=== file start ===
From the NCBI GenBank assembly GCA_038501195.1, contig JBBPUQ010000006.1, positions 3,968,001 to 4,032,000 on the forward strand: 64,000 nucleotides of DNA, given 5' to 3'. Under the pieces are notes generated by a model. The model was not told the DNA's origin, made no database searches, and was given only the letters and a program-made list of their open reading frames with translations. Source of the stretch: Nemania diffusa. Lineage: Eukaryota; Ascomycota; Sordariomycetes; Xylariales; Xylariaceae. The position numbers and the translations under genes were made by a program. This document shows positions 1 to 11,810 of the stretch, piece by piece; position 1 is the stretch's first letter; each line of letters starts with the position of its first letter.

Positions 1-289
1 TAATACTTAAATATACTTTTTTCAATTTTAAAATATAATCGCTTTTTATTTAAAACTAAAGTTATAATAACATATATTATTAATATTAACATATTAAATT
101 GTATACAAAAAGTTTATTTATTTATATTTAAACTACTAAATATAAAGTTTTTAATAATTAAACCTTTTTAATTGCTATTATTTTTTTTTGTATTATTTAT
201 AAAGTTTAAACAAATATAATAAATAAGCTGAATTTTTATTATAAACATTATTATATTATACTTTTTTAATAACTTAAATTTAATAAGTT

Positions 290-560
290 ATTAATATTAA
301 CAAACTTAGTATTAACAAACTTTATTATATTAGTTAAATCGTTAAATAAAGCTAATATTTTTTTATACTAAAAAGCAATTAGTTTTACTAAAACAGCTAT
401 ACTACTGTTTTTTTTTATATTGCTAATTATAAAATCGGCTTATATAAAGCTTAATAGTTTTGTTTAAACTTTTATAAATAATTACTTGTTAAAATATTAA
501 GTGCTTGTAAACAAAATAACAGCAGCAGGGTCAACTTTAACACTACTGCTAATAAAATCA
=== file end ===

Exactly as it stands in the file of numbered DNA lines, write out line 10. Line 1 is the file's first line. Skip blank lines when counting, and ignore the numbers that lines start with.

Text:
501 GTGCTTGTAAACAAAATAACAGCAGCAGGGTCAACTTTAACACTACTGCTAATAAAATCA